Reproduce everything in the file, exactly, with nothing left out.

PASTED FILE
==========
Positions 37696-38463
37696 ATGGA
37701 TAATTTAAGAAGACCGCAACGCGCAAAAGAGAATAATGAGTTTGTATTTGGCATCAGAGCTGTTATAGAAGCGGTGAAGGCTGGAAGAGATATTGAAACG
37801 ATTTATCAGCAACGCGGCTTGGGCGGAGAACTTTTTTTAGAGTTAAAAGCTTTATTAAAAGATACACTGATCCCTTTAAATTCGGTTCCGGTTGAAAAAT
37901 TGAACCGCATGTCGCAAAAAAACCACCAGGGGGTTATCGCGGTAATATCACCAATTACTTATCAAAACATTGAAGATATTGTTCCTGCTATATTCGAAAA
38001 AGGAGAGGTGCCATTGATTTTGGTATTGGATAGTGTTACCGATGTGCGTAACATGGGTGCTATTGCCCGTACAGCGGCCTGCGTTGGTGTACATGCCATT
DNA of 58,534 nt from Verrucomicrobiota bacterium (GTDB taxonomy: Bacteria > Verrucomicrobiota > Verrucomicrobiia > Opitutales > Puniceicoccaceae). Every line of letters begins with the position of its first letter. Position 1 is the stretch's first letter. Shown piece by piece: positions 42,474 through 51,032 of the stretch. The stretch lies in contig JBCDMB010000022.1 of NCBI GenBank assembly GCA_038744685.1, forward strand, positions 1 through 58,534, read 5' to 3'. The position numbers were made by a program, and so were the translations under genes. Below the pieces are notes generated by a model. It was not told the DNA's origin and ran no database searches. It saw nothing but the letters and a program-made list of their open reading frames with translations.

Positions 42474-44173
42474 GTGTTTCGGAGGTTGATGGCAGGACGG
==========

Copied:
Positions 37696-38463
37696 ATGGA
37701 TAATTTAAGAAGACCGCAACGCGCAAAAGAGAATAATGAGTTTGTATTTGGCATCAGAGCTGTTATAGAAGCGGTGAAGGCTGGAAGAGATATTGAAACG
37801 ATTTATCAGCAACGCGGCTTGGGCGGAGAACTTTTTTTAGAGTTAAAAGCTTTATTAAAAGATACACTGATCCCTTTAAATTCGGTTCCGGTTGAAAAAT
37901 TGAACCGCATGTCGCAAAAAAACCACCAGGGGGTTATCGCGGTAATATCACCAATTACTTATCAAAACATTGAAGATATTGTTCCTGCTATATTCGAAAA
38001 AGGAGAGGTGCCATTGATTTTGGTATTGGATAGTGTTACCGATGTGCGTAACATGGGTGCTATTGCCCGTACAGCGGCCTGCGTTGGTGTACATGCCATT
DNA of 58,534 nt from Verrucomicrobiota bacterium (GTDB taxonomy: Bacteria > Verrucomicrobiota > Verrucomicrobiia > Opitutales > Puniceicoccaceae). Every line of letters begins with the position of its first letter. Position 1 is the stretch's first letter. Shown piece by piece: positions 42,474 through 51,032 of the stretch. The stretch lies in contig JBCDMB010000022.1 of NCBI GenBank assembly GCA_038744685.1, forward strand, positions 1 through 58,534, read 5' to 3'. The position numbers were made by a program, and so were the translations under genes. Below the pieces are notes generated by a model. It was not told the DNA's origin and ran no database searches. It saw nothing but the letters and a program-made list of their open reading frames with translations.

Positions 42474-44173
42474 GTGTTTCGGAGGTTGATGGCAGGACGG